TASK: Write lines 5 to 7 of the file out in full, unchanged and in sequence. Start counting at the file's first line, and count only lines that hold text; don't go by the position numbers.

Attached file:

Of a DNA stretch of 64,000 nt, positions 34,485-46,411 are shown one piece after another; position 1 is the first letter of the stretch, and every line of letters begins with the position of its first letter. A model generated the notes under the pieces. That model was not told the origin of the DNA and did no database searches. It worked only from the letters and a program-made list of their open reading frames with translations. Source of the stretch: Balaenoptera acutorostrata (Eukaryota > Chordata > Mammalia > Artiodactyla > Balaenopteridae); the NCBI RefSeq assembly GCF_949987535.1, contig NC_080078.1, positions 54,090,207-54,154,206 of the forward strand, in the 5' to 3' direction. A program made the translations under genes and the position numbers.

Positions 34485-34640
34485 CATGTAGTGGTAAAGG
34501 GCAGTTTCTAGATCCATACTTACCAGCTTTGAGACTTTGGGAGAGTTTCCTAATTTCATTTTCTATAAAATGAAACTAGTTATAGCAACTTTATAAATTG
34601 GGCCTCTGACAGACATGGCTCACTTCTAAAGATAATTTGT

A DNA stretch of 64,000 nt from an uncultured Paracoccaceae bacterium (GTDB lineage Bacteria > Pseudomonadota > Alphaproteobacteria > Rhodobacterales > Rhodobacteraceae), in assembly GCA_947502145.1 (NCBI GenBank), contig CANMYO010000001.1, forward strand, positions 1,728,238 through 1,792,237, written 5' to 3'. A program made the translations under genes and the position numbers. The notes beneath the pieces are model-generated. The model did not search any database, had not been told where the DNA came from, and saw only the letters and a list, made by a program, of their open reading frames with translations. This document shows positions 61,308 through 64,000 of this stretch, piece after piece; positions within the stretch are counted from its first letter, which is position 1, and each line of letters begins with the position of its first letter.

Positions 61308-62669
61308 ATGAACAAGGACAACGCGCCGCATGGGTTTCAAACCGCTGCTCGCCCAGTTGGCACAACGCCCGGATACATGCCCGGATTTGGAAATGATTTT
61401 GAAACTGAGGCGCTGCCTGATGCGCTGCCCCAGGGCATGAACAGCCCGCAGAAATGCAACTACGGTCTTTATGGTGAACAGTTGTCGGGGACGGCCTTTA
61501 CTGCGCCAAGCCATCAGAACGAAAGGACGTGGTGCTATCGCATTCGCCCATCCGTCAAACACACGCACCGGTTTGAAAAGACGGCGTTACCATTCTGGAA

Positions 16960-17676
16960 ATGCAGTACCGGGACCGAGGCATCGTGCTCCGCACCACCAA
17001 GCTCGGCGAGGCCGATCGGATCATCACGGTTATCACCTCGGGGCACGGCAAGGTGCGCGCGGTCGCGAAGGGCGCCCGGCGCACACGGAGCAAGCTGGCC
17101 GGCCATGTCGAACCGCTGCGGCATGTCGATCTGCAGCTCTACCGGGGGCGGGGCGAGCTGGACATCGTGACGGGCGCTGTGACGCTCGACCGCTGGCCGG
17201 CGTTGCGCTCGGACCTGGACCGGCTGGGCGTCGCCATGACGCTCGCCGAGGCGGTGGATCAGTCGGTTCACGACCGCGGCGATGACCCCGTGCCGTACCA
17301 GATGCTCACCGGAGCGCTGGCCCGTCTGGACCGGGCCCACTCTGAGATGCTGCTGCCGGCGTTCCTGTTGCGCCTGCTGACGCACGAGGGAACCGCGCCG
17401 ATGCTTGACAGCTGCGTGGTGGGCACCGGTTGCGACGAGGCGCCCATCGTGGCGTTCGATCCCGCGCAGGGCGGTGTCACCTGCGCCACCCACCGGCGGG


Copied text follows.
34601 GGCCTCTGACAGACATGGCTCACTTCTAAAGATAATTTGT

A DNA stretch of 64,000 nt from an uncultured Paracoccaceae bacterium (GTDB lineage Bacteria > Pseudomonadota > Alphaproteobacteria > Rhodobacterales > Rhodobacteraceae), in assembly GCA_947502145.1 (NCBI GenBank), contig CANMYO010000001.1, forward strand, positions 1,728,238 through 1,792,237, written 5' to 3'. A program made the translations under genes and the position numbers. The notes beneath the pieces are model-generated. The model did not search any database, had not been told where the DNA came from, and saw only the letters and a list, made by a program, of their open reading frames with translations. This document shows positions 61,308 through 64,000 of this stretch, piece after piece; positions within the stretch are counted from its first letter, which is position 1, and each line of letters begins with the position of its first letter.

Positions 61308-62669